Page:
I’ve learned that the dividing of people into “artists and bohemians” on one side and “popular sporty types” on the other, the old division we all know from our school days, is about as dumb as the whole dualist mind/body split in the first place. I used to use this division as some kind of a romantic justification for my self-righteousness; that somehow, being the very clever intellectual bohemian that I am, I am under some ancient, universal obligation to treat everything bodily with open contempt. I must avoid all kinds of exercise, smoke a pack of cigarettes a day, drink hefty amounts of beer and wheeze and cough my way into some kind of a romantic notion of street credibility amongst my self-righteous intellectuals friends. So that we can pat each other on the back and discuss poetry while the silly sport people waste their time on material things like (yawn!) physical health.

Also, I’ve learned that, despite what all the boys in school said about “fit girls” versus “ugly girls”, going to the gym is in fact a feminist issue and a direct antidote to sexism. I’ll give a little anecdote to explain why.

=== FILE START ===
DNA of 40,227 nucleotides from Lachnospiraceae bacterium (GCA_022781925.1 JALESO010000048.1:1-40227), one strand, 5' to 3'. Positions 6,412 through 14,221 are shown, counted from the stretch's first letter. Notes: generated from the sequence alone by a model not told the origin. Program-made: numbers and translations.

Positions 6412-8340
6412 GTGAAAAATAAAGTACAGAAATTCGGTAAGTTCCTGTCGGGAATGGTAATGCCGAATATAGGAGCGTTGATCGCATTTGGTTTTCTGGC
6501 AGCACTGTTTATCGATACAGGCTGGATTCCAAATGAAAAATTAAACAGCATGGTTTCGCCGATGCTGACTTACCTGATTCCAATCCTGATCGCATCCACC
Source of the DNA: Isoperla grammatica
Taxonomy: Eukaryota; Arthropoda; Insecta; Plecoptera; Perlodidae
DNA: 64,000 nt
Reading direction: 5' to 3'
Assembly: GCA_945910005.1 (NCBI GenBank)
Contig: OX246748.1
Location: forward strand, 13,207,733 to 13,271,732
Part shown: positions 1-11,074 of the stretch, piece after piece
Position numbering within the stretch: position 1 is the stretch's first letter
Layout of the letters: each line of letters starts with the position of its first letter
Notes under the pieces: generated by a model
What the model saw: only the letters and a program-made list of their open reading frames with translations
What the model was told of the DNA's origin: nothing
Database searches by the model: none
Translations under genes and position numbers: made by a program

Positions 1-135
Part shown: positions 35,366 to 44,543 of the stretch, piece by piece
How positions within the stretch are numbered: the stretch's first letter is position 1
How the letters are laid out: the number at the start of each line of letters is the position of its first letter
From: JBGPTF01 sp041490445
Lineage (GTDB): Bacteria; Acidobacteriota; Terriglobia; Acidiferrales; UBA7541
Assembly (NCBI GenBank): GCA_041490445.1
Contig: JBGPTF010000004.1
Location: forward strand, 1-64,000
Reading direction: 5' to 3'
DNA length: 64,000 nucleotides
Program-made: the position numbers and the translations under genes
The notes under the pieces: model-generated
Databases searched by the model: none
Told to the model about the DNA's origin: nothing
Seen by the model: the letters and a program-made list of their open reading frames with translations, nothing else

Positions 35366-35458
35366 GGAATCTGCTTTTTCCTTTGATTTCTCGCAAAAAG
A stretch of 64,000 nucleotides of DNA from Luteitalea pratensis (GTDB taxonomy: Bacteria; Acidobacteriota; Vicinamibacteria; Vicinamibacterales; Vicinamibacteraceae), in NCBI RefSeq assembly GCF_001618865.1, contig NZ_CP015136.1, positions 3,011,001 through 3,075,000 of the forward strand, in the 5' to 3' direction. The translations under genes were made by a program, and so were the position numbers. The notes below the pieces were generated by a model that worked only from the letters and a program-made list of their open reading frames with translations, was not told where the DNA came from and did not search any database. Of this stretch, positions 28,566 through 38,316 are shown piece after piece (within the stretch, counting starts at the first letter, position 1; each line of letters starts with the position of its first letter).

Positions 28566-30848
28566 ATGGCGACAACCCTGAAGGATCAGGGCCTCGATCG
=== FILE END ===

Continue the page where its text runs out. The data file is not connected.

Once I had a sore on my palm, and the sore managed to open up inside my little gym glove. Eventually, I noticed that something around me stank really quite bad. The pus had spread through the fabric onto the surface of the glove while I was busy lifting some weight or another. I looked down at my hand and found myself literally covered in sweat, blood and pus. The yellow pus, mixed with blood and the sweaty fabric of my gym glove, made me reek. My hand stank of the yellow blood-pus mixture while my neck, armpits and back were covered in sweat. It all mixed up together into rather off-putting eau de Shit.